Asian stocks follow wide decline on Wall St as inflation looms

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People wearing face masks walk past the electronic board of a bank displaying the Hong Kong stock index in Hong Kong on Tuesday, September 28, 2021. Asian stocks fell mainly on Tuesday as concerns over China rocked the bank. investor optimism after mixed results on Wall Street. (AP Photo / Kin Cheung)

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Asian stocks fell sharply on Wednesday after a large drop on Wall Street as investors reacted to a surge in US government bond yields.

Tokyo’s Nikkei 225 fell 2.6% to 29,395.14 and Seoul’s Kospi fell 2% to 3,036.86. The Shanghai Composite Index lost 1.8% to 3,537.60. In Sydney, the S & P / ASX 200 lost 1.1% to 7,198.40.

Hong Kong’s Hang Seng Index fell more modest 0.5% to 24,374.62 after struggling real estate developer Evergrande Group said it was selling a stake in Shengjing Bank for $ 9.9 billion yuan ($ 1.5 billion) – a step towards solving its cash flow crisis.

Hong Kong-traded Evergrande shares jumped 10.5% at noon.

A rapid rise in Treasury yields is forcing investors to reassess whether prices have been too high for stocks, especially the more popular ones. The 10-year Treasury yield jumped to 1.54%, its highest level since the end of June. This is up from 1.32% a week ago.

On Tuesday, the benchmark S&P 500 fell 2%, its worst drop since May, and the tech-rich Nasdaq fell 2.8%, its worst drop since March. Descenders outnumbered New York Stock Exchange advances 4 to 1.

The benchmark S&P 500 is down 3.8% since the start of the month and on pace with its first monthly loss since January after gaining nearly 16% since the start of 2021.

Bond yields started rising last week after the Federal Reserve sent the clearest signals yet that the central bank is moving closer to start pulling back the unprecedented support it has provided to the economy throughout throughout the pandemic. The Fed has indicated that it may start raising its benchmark interest rate over the next year and will likely start slashing the pace of its monthly bond purchases before the end of this year.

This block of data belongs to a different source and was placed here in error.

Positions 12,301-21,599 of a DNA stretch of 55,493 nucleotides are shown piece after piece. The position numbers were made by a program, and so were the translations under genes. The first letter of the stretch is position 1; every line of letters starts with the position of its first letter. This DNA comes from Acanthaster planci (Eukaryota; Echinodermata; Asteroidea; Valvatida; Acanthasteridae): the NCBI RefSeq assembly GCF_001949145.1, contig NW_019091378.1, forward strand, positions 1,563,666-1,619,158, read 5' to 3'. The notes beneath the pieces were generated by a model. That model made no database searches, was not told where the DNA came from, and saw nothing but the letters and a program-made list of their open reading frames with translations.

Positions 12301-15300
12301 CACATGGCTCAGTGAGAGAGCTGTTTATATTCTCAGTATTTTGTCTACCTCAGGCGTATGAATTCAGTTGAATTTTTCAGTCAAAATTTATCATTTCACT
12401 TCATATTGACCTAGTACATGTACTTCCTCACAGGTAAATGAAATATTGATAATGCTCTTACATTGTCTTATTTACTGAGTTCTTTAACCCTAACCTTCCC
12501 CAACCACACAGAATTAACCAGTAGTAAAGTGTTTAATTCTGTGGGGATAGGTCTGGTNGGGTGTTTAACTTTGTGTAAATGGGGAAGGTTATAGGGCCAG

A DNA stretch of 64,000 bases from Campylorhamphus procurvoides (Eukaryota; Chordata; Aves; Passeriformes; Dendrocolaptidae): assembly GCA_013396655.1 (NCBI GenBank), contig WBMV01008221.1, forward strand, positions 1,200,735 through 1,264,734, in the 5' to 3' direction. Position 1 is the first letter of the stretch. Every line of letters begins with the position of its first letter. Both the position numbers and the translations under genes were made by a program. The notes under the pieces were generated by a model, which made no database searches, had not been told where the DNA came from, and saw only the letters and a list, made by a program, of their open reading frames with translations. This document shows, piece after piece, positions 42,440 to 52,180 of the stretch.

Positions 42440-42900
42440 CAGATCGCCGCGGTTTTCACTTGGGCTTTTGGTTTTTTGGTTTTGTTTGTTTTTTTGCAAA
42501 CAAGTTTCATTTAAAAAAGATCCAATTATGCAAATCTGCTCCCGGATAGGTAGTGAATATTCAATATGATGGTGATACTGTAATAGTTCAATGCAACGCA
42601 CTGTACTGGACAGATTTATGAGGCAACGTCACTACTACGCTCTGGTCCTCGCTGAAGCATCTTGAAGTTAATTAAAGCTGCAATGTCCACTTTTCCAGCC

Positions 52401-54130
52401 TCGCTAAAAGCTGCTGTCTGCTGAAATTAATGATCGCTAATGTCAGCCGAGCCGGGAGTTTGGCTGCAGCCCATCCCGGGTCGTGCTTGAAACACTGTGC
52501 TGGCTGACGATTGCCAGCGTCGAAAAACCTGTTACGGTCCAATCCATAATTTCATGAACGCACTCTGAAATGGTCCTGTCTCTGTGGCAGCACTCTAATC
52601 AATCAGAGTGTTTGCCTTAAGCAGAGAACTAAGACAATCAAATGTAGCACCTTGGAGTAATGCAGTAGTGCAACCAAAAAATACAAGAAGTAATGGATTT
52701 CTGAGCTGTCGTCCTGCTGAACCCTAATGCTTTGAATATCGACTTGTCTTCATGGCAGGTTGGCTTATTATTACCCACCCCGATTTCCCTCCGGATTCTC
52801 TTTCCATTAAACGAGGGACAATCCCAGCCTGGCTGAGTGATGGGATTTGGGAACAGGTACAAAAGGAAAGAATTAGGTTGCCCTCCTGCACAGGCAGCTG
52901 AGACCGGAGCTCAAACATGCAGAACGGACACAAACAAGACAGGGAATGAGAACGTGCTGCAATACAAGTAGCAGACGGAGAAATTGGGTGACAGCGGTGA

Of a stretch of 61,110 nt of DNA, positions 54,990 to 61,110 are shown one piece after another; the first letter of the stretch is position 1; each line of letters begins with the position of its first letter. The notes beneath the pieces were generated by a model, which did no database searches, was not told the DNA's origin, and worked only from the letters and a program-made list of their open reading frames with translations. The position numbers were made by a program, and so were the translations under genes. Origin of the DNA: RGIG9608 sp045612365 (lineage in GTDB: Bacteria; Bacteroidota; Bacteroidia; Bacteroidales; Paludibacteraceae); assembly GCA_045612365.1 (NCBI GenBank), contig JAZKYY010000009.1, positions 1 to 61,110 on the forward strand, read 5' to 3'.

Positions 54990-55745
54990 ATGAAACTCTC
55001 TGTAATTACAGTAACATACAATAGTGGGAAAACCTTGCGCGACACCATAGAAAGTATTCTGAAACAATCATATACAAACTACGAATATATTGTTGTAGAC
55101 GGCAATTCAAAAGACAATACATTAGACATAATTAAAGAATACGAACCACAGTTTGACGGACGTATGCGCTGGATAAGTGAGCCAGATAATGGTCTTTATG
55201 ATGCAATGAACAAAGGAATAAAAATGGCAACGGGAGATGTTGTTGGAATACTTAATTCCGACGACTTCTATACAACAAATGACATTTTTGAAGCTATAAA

Higher yields mean Treasuries pay more interest, causing investors to pay less high prices for stocks and other things that are riskier bets than super-safe US government bonds. . The recent rate hike has hit tech stocks particularly hard, as their prices appear to be more expensive than the rest of the market, relative to their earnings.

The S&P 500 lost 90.48 points to 4,352.63. The Dow Jones Industrial Average lost 1.6% to 34,299.99.

Small business stocks also lost ground. The Russell 2000 Index fell 2.2% to 2,229.78.

Chipmaker Nvidia fell 4.4%, Apple slipped 2.4%, and Microsoft fell 3.6%. The wider tech sector is also grappling with a global shortage of chips and parts due to the virus pandemic. It could get worse as factories in parts of China are slowed down by power shortages.

Communication companies have also weighed on the market. Facebook and Google’s parent company Alphabet each fell 3.7%.

Energy was the only sector in the S&P 500 that was not in the red. Exxon Mobil rose 1% and Schlumberger gained 2.4% for the biggest gain among S&P 500 stocks.

COVID-19 remains a persistent threat and continues to wreak havoc on businesses and consumers. Economic data on consumer spending and the labor market are mixed. US consumer confidence fell for the third consecutive month in September, according to a Conference Board report.

Companies warn that supply chain issues and rising prices could hurt sales and profits. The Federal Reserve has maintained that the rise in inflation is temporary and linked to these supply chain disruptions as the economy recovers from the pandemic.

In other exchanges, US benchmark crude oil fell $ 1.13 to $ 74.16 per barrel in electronic trading on the New York Mercantile Exchange. It lost 16 cents to $ 75.29 a barrel on Tuesday.

Brent crude oil, the standard for international prices, fell $ 1.17 to $ 77.18 per barrel.

The US dollar edged up to 111.49 yen from 111.48 yen. The euro went from $ 1.1683 to $ 1.1686.


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